I don’t know why; I just don’t like homemade chicken. Never have.

You know what I always tell you, dear, beggars can’t be choosers.

🥕🥕🥕

Discerning by Abijit

“Tock, tock, tock, tock,” repeated knocks on my window pane brought my focus back from the e-mails I was checking on my phone, as I waited at the long traffic signal under an overpass. “Give me some money,” a young girl with a baby  pleaded, “I have not eaten all day.” Her face forced me to look for some change money. Not finding anything lower than a ten rupee, I handed over an one rupee coin from the dashboard. “Beggars can’t be choosers,” went the adage till the girl disproved it saying, “what do you get for a rupee?”

🥕🥕🥕

Brother Francis By Violet Lentz

“Alms for the poor!” Brother Francis cried out from the corner of High Street on which he’d become a fixture. Scarcely noticed, his pleas mingled with the street sounds. His robes became part of the scenery.

He often returned to the monastery penniless, and was reprimanded by the Abbot, as the tenants of the order stated they must subsist on the kindness of strangers alone.

But Brother Francis was not chided by the Abbots rebuke. He knew, it wasn’t the pennies, but the feeling of comfortable acceptance he experienced every day on his corner, that gave his vows meaning.

🥕🥕🥕

Boundaries by Liz Husebye Hartmann

Holly sighed, dropping her sweaty forehead into her palm. It was the same words, the same argument that wasn’t an argument. She tugged her bangs and tried one more time.

“You can’t keep doing this.”

“Why’s it such a big deal to you?” Rita crossed her arms over her chest, and leaned back.

“I see the future,” Holly whispered. “It’s not sustainable the way things are.”

“Beggars can’t be choosers, Dear,” Rita hissed.

“I’m not begging,” Holly picked up her baby. “We’re leaving.”

“I’m calling Toby!”

Toby was the Ex-boyfriend, not the father.

So Rita wasn’t Gramma.

Problem solved.

🥕🥕🥕

Beggars Can’t Be Choosers by Anita Dawes

Years ago when I wore second- hand clothes
Worn out shoes
Sleeping in a room with no heat
Blankets as thin as rice paper
I made my way long ago,
I am happy
Some I know are still searching
Most days, he sits at the corner of Waitrose
Playing his clarinet
I hear the coins drop into his open case
At his feet as I pass
Today, I would give him a choice
Between a sandwich and coffee or a two- pound scratch card
I walked home eating the sandwich
Without waiting. I hoped he made the right choice.

🥕🥕🥕

Evie’s Choice by Margaret G. Hanna

“Evie, why don’t you leave? He’s no good for you!”

“I have to stay, Mom. I don’t have any choice.”

“Yes, you do. You can leave.”

“Leave? Him? No way. He’ll find me, just like all the other times.”

“Evie, there are safe houses. They’ll protect you.”

“There’s no such thing as a safe house, not from him.”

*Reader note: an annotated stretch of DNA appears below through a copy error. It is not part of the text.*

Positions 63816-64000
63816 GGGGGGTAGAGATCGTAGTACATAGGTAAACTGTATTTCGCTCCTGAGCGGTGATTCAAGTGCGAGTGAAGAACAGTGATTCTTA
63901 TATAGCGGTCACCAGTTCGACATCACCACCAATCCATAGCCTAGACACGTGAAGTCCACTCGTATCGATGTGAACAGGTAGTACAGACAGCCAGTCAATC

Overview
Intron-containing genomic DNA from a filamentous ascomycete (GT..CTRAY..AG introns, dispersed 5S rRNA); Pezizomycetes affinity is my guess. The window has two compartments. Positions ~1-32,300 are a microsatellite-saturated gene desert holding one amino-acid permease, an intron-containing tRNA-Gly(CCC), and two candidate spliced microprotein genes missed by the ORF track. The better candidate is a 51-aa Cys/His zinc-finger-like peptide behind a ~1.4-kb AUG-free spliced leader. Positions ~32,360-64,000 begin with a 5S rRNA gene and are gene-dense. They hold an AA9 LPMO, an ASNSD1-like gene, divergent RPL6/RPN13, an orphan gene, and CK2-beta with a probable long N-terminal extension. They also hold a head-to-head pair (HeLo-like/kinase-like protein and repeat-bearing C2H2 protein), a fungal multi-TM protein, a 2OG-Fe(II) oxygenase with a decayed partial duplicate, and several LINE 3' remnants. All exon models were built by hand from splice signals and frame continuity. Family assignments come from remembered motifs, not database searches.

Mona clasped her daughter’s hand. “Leave him. Now! I beg you!”

Evie yanked her hand away, stood up. “No, I can’t. Good-bye.”

She stormed out the door, slamming it behind her.

That was the last time Mona saw her daughter — alive.

🥕🥕🥕

No Choice by Michele Jones

Dane stared at the tracks. Ahead could be anything, but he couldn’t go back, Zell had made that very clear. He had no choice if he wanted the money. And he did. He had to move forward.

The path looked clear, but noise echoed from the tunnel ahead. Inside, the key to his freedom. If only he didn’t need the money. Sweat rolled down his brow and his heart pounded. He sucked in a deep breath and moved on.

If only he’d listened to Amy. He’d have a choice.

A loud growl echoed from the cave.

God help me.

🥕🥕🥕

Juma by Saifun Hassam

Juma was sixty years old when the small railroad station closed. He had earned a living transporting goods for the farmers and businesses in nearby hill townships. Now he was reduced to working odd jobs, begging for food and money. In a nearby forest, he made his home in a small cave among banana and mahogany trees. Beggars can’t be choosers. One day, as he puttered around a junkyard, he found planks of wood, even a hammer. He scrounged for nails and wire from the local hardware store. He would build himself a splendid hut among the banana trees.

🥕🥕🥕

Beggars Can’t Be Choosers by Floridaborne

Sharing a hotel room with four high school girls on a trip to NYC, I’d never been anyplace quite as opulent.

I still felt the pain of an unsatisfying breakfast, when a waitress yelled out, “This is New York! We don’t serve grits!”

I was the tiny one, the poor outcast wanting to be accepted, always put down. Girls were swapping clothes, but I was told, “Beggars can’t be choosers.”

That day, I learned from a waitress that I might be poor, but not defenseless. I honed a mighty verbal sword, wielding it toward anyone who dared cross me.

🥕🥕🥕

Choice Metaphorical Beggary by Bill Engleson

Doubt

I began writing this elegy rather niggardly,
And by that I mean I was gracelessly leaning
To thoughts quite obscure, wrought somewhat haggardly,
Thoughts gaunt, sickly, words with barely a meaning.

Confirmation

What ho, scripting peasant, why are you so buggered,
With slapdash terms, such sloppy old bruisers,
Ungainly lexes that daub you a sluggard,